If Steelers wide receiver Antonio Brown was looking for a performance that would silence the criticism of his postgame social media tour de force from a week ago in Kansas City, he did not find it in Foxborough on Sunday.
This is not to say that Brown played a bad game. He finished with a team-high seven catches for 77 yards after just a few short-yardage catches in the first half. He was working against one of the league's brightest corners in Malcolm Butler, and was playing in a clearly rattled offense that had just lost Le'Veon Bell to an unexpected injury.
According to Pro Football Focus, Brown was targeted four times when running routes against Butler. He got two of those balls for 24 yards. Butler broke up one of the passes. Brown was targeted just nine times on the night.
Of course, knowing the football landscape we currently operate in, some will inevitably draw a crooked line between Brown's lack of explosive plays and his incident last week. NFL Network Insider Ian Rapoport reported Sunday that Brown has a lucrative, six-figure deal with Facebook. Brown apologized to fans, coaches and teammates for posting streaming video from the locker room on Facebook Live after the win over the Chiefs. However, as Rapoport reported, the team is expected to fine him for the incident.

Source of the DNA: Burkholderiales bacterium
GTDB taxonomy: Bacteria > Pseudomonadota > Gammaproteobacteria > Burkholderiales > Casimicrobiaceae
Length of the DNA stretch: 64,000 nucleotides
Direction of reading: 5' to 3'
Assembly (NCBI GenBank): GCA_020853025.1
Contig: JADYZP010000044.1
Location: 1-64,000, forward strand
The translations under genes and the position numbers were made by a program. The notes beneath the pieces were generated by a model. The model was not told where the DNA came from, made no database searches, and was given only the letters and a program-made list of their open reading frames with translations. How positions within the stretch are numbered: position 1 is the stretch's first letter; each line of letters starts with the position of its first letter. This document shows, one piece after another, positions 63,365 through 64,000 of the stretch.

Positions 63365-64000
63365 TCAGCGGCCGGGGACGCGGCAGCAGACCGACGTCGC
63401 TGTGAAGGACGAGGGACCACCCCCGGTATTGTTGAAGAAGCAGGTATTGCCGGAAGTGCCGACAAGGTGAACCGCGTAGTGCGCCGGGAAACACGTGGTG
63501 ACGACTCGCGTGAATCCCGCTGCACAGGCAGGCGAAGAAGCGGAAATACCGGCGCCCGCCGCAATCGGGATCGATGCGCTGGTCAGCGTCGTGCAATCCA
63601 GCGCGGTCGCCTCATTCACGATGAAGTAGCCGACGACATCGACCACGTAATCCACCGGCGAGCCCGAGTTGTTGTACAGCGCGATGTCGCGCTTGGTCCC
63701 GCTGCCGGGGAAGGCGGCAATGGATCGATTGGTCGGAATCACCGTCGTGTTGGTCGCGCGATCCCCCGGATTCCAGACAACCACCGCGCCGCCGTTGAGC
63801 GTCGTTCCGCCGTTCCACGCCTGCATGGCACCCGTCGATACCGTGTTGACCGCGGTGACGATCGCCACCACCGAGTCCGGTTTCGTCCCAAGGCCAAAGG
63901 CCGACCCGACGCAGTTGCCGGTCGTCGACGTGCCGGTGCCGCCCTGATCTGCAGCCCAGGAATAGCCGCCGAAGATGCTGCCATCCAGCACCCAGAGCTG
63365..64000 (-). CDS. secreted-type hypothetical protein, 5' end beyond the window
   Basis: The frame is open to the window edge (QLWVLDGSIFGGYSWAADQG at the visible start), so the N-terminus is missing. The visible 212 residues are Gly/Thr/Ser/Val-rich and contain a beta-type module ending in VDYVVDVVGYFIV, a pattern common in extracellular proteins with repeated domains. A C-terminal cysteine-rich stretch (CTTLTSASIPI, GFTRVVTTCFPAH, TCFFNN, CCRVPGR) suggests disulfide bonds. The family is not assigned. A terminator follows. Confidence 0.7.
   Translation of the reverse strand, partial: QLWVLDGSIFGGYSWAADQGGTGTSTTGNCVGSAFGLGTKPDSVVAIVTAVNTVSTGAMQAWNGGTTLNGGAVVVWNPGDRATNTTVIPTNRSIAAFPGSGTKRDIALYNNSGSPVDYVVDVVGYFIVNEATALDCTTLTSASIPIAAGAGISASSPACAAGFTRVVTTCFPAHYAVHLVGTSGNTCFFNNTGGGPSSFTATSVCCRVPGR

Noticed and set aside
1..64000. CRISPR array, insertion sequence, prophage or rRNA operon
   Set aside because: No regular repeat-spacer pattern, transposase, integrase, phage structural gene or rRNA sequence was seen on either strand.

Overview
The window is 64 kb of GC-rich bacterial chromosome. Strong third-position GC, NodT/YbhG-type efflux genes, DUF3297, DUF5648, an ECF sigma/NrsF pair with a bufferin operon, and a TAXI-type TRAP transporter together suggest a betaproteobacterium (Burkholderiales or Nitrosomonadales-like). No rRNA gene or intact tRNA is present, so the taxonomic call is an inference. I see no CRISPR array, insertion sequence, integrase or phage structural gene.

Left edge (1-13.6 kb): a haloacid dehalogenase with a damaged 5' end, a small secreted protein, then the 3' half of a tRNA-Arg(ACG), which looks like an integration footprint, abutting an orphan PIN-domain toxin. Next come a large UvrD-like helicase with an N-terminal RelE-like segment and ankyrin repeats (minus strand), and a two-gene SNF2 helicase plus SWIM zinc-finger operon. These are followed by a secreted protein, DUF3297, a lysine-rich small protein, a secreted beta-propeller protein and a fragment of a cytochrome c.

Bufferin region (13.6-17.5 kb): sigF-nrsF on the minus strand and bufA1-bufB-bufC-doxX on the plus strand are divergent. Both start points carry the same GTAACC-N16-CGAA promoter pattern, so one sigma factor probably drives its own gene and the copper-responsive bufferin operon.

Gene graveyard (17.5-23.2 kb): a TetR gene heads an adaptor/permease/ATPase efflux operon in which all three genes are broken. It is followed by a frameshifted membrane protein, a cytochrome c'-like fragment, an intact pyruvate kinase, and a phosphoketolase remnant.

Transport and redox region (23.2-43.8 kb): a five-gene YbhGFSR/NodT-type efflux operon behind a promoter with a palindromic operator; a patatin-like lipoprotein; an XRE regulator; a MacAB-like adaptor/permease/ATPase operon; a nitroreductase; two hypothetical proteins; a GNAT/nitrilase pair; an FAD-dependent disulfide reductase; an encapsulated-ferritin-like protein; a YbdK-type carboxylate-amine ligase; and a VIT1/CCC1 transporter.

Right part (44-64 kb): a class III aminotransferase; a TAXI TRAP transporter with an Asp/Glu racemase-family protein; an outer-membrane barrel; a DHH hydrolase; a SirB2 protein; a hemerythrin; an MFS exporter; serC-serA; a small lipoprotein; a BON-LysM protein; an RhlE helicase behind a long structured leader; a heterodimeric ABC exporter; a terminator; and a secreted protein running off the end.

Such is life for one of the game's most talented players. Just ask Odell Beckham if an off-day boat trip had anything to do with an uncharacteristic drop in Green Bay in the wild-card round.
Overall, it was an incredible weekend for the NFL's top wideouts. Julio Jones posted nine catches for 180 yards and two touchdowns. Patriots wideout Chris Hogan and teammate Julian Edelmancombined for 298 yards and three touchdowns -- a postseason record for tandems.
Brown's case, however, was quite different. Unlike Jones, who told NFL GameDay Prime on Sunday that he was stunningly left in single coverage for a portion of his game against the Packers, Brown seemed to be weaving through a complex wave of Patriots defenders on nearly every attempt in his direction.
Ben Roethlisberger had at least five significant receiver drops Sunday, which made it almost impossible to establish a second threat with Bell sidelined.
Brown -- and Pittsburgh -- ran into the perfect storm Sunday night -- a mix of injuries, missed opportunities and their own porous soft-zone defense that allowed Tom Brady to play ahead. While it might seem easy or convenient to place the blame on one person, Brown was not alone by any means.